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‍Amendment ‍4 ‍New ‍Orleans ‍Tax ‍Exemption ‍for ‍Affordable ‍Housing

‍A ‍vote ‍for ‍would

‍Give ‍New ‍Orleans ‍the ‍ability ‍to ‍create ‍a ‍residential ‍property ‍tax ‍exemption ‍for ‍affordable ‍housing ‍developments.

‍A ‍vote ‍against ‍would ‍

‍Keep ‍the ‍current ‍property ‍tax ‍structure ‍in ‍New ‍Orleans.

‍Current ‍Situation ‍

‍Property ‍tax ‍exemptions ‍are ‍listed ‍in ‍the ‍state ‍Constitution. ‍Additional ‍exemptions ‍cannot ‍be ‍added ‍by ‍state ‍law ‍or ‍local ‍ordinance. ‍Property ‍taxes ‍are ‍a ‍major ‍source ‍of ‍revenue ‍for ‍local ‍governments. ‍Usually ‍local ‍governments ‍have ‍no ‍control ‍over ‍what ‍is ‍exempted ‍from ‍property ‍tax, ‍because ‍those ‍rules ‍are ‍in ‍the ‍Constitution ‍and ‍new ‍exemptions ‍are ‍initiated ‍by ‍the ‍state ‍Legislature. ‍A ‍shortage ‍of ‍affordable ‍housing ‍is ‍a ‍problem ‍in ‍many ‍urban ‍areas, ‍particularly ‍New ‍Orleans. ‍

‍Proposed ‍Change ‍

‍The ‍amendment ‍would ‍grant ‍the ‍City ‍of ‍New ‍Orleans ‍the ‍ability ‍to ‍establish ‍property ‍tax ‍exemptions ‍for ‍residential ‍properties ‍that ‍provide ‍affordable ‍housing. ‍Developments ‍over ‍15 ‍units ‍and ‍short-term ‍rental ‍properties, ‍such ‍as ‍for ‍Airbnb ‍lodging, ‍would ‍be ‍ineligible. ‍The ‍tax ‍assessments ‍could ‍be ‍fully ‍or ‍partially ‍exempted. ‍Properties ‍could ‍be ‍upgraded ‍without ‍being ‍taxed ‍for ‍the ‍added ‍value. ‍Depending ‍on ‍how ‍the ‍city ‍structures ‍the ‍program, ‍the ‍target ‍could ‍be ‍owner-occupied ‍homes, ‍with ‍the ‍exemption ‍applying ‍directly ‍to ‍the ‍homeowner, ‍or ‍rental ‍homes ‍or ‍apartments ‍with ‍the ‍tax ‍break ‍going ‍to ‍the ‍landlord ‍or ‍developer ‍in ‍exchange ‍for ‍affordable ‍rents. ‍New ‍Orleans ‍would ‍create ‍the ‍rules ‍and ‍process ‍for ‍the ‍program, ‍which ‍could ‍vary ‍greatly ‍depending ‍on ‍how ‍it ‍is ‍constructed. ‍The ‍precise ‍definition ‍of ‍“affordable” ‍housing ‍would ‍be ‍left ‍to ‍the ‍city ‍to ‍decide. ‍

‍Companion ‍legislation ‍requires ‍proposed ‍rules ‍to ‍be ‍published ‍30 ‍days ‍before ‍becoming ‍effective ‍with ‍at ‍least ‍one ‍public ‍hearing ‍during ‍that ‍period. ‍The ‍exemption ‍would ‍apply ‍to ‍all ‍property ‍taxes ‍collected ‍including ‍resources ‍that ‍otherwise ‍would ‍flow ‍to ‍the ‍sheriff, ‍parks, ‍libraries ‍and ‍schools. ‍To ‍take ‍effect, ‍the ‍proposed ‍amendment ‍would ‍have ‍to ‍be ‍approved ‍by ‍a ‍majority ‍of ‍the ‍voters ‍in ‍Orleans ‍Parish ‍as ‍well ‍as ‍statewide. ‍New ‍Orleans ‍would ‍be ‍required ‍to ‍absorb ‍any ‍decreases ‍in ‍specific ‍ad ‍valorem ‍tax ‍collections ‍as ‍a ‍result ‍of ‍this ‍new ‍authority.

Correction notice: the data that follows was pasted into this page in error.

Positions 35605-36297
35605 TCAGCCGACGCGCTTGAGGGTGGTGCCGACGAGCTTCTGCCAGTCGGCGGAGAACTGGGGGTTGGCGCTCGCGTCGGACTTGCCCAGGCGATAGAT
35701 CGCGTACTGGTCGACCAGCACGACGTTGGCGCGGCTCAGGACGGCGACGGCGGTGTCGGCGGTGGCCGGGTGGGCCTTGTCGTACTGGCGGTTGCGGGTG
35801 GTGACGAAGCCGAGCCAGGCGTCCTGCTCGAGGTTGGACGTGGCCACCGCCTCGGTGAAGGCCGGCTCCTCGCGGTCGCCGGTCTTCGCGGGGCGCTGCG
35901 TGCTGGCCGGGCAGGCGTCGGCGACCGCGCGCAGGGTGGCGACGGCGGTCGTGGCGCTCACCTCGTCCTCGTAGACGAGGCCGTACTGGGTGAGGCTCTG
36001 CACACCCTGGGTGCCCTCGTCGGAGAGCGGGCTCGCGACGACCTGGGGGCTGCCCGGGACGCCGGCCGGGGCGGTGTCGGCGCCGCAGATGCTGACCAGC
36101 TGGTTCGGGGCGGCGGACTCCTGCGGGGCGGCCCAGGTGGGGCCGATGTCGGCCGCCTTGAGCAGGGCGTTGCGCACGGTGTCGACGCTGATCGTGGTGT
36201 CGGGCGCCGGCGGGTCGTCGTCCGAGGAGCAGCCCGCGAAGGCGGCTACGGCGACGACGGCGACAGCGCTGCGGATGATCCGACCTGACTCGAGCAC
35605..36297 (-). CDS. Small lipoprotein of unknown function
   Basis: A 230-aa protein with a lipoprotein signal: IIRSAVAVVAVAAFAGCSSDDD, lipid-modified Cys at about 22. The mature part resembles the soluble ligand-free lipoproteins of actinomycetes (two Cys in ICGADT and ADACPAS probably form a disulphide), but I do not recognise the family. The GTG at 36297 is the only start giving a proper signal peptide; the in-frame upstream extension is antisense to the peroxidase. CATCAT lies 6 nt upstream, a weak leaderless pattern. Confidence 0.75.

‍Argument ‍For

‍Giving ‍local ‍government ‍another ‍tool ‍to ‍handle ‍local ‍issues ‍such ‍as ‍affordable ‍housing ‍only ‍makes ‍sense. ‍There ‍is ‍a ‍genuine ‍need ‍for ‍more ‍affordable ‍housing ‍in ‍New ‍Orleans. ‍The ‍proposal ‍is ‍an ‍attempt ‍to ‍help ‍longtime ‍residents ‍remain ‍in ‍the ‍city, ‍to ‍attract ‍new ‍residents ‍and ‍also ‍to ‍reduce ‍blight. ‍Because ‍property ‍taxes ‍finance ‍local ‍government, ‍the ‍decision ‍on ‍what ‍to ‍exempt ‍should ‍be ‍made ‍at ‍the ‍local ‍level. ‍This ‍amendment ‍avoids ‍the ‍problem ‍of ‍past ‍attempted ‍changes ‍to ‍the ‍Constitution ‍that ‍would ‍have ‍added ‍narrowly ‍defined ‍programs. ‍This ‍proposal ‍gives ‍New ‍Orleans ‍flexibility ‍to ‍make ‍future ‍adjustments ‍without ‍the ‍need ‍for ‍further ‍constitutional ‍amendments ‍to ‍refine ‍the ‍program. ‍If ‍properly ‍implemented ‍with ‍clear ‍criteria ‍and ‍accountability ‍mechanisms, ‍this ‍New ‍Orleans ‍program ‍could ‍become ‍a ‍model ‍for ‍other ‍local ‍governments. ‍The ‍real ‍net ‍cost ‍to ‍the ‍city’s ‍coffers ‍should ‍be ‍marginal, ‍assuming ‍the ‍incentive ‍is ‍effective. ‍New ‍Orleans ‍may ‍draw ‍on ‍the ‍experience ‍of ‍other ‍cities ‍around ‍the ‍country ‍that ‍have ‍similar ‍programs.

‍Argument ‍Against

‍This ‍amendment ‍could ‍diminish ‍a ‍critical ‍and ‍evolving ‍revenue ‍base ‍for ‍New ‍Orleans ‍at ‍a ‍time ‍when ‍a ‍disproportionate ‍amount ‍of ‍city ‍property ‍is ‍exempted ‍already. ‍Low-priced ‍owner-occupied ‍homes ‍already ‍benefit ‍from ‍the ‍$75,000 ‍homestead ‍exemption. ‍Several ‍state ‍and ‍federal ‍programs ‍exist ‍to ‍address ‍urban ‍housing ‍problems. ‍The ‍definition ‍of ‍“affordable” ‍could ‍be ‍made ‍so ‍broad ‍that ‍the ‍program ‍could ‍give ‍a ‍tax ‍break ‍to ‍developers ‍more ‍so ‍than ‍to ‍actual ‍home ‍dwellers. ‍And ‍the ‍projects ‍might ‍happen ‍anyway ‍without ‍this ‍incentive. ‍Citizens ‍in ‍the ‍program ‍would ‍be ‍less ‍invested ‍in ‍their ‍communities ‍and ‍insensitive ‍to ‍the ‍impact ‍of ‍higher ‍tax ‍millage ‍proposals ‍burdening ‍other ‍property ‍owners ‍in ‍the ‍future. ‍New ‍Orleans ‍already ‍swells ‍with ‍tax ‍exempt ‍government ‍buildings ‍as ‍well ‍as ‍properties ‍owned ‍by ‍non-profits ‍and ‍religious ‍institutions, ‍which ‍sometimes ‍operate ‍commercial-style ‍facilities. ‍The ‍pressure ‍to ‍raise ‍taxes ‍would ‍increase ‍with ‍this ‍program. ‍All ‍in ‍all, ‍this ‍amendment ‍could ‍turn ‍into ‍a ‍costly ‍proposition ‍with ‍high ‍risk ‍for ‍abuse ‍and ‍favoritism. ‍Creating ‍this ‍new ‍authority ‍only ‍for ‍New ‍Orleans ‍would ‍require ‍further ‍need ‍for ‍constitutional ‍amendments ‍should ‍other ‍parishes ‍or ‍municipalities ‍wish ‍to ‍have ‍the ‍same ‍authority.

‍Legal ‍Citation: ‍Act ‍448 ‍(Senate ‍Bill ‍79 ‍by ‍Sen. ‍Carter) ‍of ‍the ‍2019 ‍Regular ‍Session ‍adding ‍Article ‍VII, ‍Section ‍21 ‍(O).  Companion ‍legislation ‍Act ‍407 ‍(Senate ‍Bill ‍80 ‍by ‍Sen. ‍Carter) ‍enacting ‍R.S. ‍47:1716.

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For more information, media interviews or public presentation requests regarding this constitutional amendment guide, please contact PAR President Robert Travis Scott at RobertScott@parlouisiana.org.